Medical Decision Making: After Pookee Bear’s physical exam and diagnostics were performed, it became evident that osteoarthritis was causing her pain and resulting symptoms. When determining the points at which I selected for her acupuncture treatments, I felt it necessary to include points along her thoracic and lumbar vertebrae as well as those close to her coxofemoral joints and stifles. In choosing points in these areas, I felt as though I could address her suspected neuromuscular pain. Specifically, needling points related to her cervicothoracic, thoracolumbar, and lumbar spinal nerves as well as her sciatic, tibial, fibular, and cranial gluteal nerves were of the most importance. My plan was to use dry needles, which when triggering specific acupressure points should cause the release of endorphins and enkephalins in turn reducing the sensation of pain that Pookee Bear was feeling. In addition to the dry needling that I performed, I did encourage Katherine to incorporate routine massages of her dorsum, hips and stifles at home. I was limited to only dry needling as I did not have access to an electrical stimulation unit or laser therapy. Laser therapy would have been a good addition to Pookee Bear’s treatment regimen in that it could have helped to reduce inflammation within her joints as well as the taut bands I palpated. Given that Pookee Bear was a feline who had never experienced dry needling, I was concerned that she may not tolerate the placement of the dry needles let alone the addition of electrical stimulation if it had been available to me. After discussing Katherine’s schedule as well as her finances, she agreed to return with Pookee Bear weekly for a total of five weeks.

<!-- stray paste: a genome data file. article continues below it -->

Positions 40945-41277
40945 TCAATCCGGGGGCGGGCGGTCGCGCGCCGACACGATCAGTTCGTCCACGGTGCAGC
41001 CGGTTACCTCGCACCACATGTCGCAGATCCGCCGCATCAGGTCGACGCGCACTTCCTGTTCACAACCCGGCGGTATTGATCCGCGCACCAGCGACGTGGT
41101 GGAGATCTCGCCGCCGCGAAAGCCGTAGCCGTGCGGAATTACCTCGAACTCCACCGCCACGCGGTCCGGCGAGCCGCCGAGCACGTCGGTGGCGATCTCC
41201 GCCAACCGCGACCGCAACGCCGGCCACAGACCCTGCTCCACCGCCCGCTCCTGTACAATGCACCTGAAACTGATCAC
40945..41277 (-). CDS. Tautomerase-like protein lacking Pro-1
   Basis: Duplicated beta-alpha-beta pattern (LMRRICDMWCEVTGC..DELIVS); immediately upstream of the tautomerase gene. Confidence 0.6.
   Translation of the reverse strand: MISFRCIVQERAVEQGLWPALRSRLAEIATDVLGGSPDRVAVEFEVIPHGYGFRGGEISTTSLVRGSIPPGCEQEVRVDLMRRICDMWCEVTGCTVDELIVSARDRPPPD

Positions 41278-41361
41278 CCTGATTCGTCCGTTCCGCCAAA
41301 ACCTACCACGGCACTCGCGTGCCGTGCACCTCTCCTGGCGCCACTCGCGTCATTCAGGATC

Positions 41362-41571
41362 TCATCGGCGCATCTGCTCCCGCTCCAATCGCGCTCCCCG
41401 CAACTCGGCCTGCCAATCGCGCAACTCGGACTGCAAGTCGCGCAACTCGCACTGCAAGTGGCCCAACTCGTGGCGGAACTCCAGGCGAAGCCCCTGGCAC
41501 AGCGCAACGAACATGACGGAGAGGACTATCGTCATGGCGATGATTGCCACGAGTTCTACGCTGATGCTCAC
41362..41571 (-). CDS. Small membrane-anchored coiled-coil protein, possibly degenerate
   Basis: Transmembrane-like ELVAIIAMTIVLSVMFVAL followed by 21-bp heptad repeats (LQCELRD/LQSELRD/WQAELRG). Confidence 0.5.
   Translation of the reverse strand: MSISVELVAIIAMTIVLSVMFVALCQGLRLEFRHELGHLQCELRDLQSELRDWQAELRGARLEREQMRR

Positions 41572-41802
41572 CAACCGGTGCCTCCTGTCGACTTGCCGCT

Acupuncture Treatments: Pookee Bear received five treatments of dry needling. The treatments were spaced out to once every week. For the first treatment, I used a combination of sizes of Seirin needles 0.16 x 15 millimeters (mm) and 0.12 x 15 mm. I placed the larger needles (0.16 x 15 mm) in Governor Vessel (GV) 14, GV 20, Bladder (BL) 27 (right and left), and Bai Hui. Pookee Bear did growl several times which caused me to switch to smaller needles (0.12 x 15 mm) for BL 21 (right and left), BL 54 (right and left), Gallbladder (GB) 30 (right and left), and Spleen (SP) 6 (right and left). I did attempt to place needles in points around each stifle though Pookee Bear would not allow for this and did attempt to bite me. Pookee Bear allowed the needles to stay in place for fifteen minutes. She did seem to become more relaxed after the first five minutes. GV 20 was chosen in order to help with Pookee Bear’s agitation and to assist in relaxation. There was no pain identified in the area around GV 14 though I wanted to ensure I was giving a good amount of coverage with my dry needles along her spine in case I was not able to palpate obvious pain or there weren’t yet any obvious changes on her radiographs. BL 21 and BL 27 were chosen given that taut bands that were identified. BL 54 and GB 30 were chosen to help with the pain in her hips. She did tolerate the placement of SP 6 which I hoped would help overall with pain in the area of her pelvis since she would not allow me to place many needles on her limbs. Katherine did massage Pookee Bear every two to three days in between our treatments. For the remaining four treatments, I used Seirin needles at a size of 0.16 x 15 mm. At every treatment, she allowed me to place needles in GV 14, GV 20, Stomach (ST) 36 (right and left), BL 11 (right and left), BL 21 (right and left), BL 23 (right and left), BL 25 (right and left), BL 27 (right and left), BL 40 (right and left), BL 54 (right and left), GB 29 (right and left), GB 30 (right and left), and Bai Hui. Adding in additional points along the bladder channel allowed me to ensure that I was alleviating more pain in a lengthier cross section. SP 6 was not used as she would not allow me to place any further needles there. ST 36 and BL 40 were chosen due to the pain in her stifles as suspected given her response to palpation and the heat in the area of the semimembranosus muscle. Adding in GB 29 allowed me to alleviate more pain in the area of her hips. For the last four treatments, she allowed the needles to stay in place for twenty minutes. No other methods of stimulation were used besides dry needling and massage as performed by Katherine at home.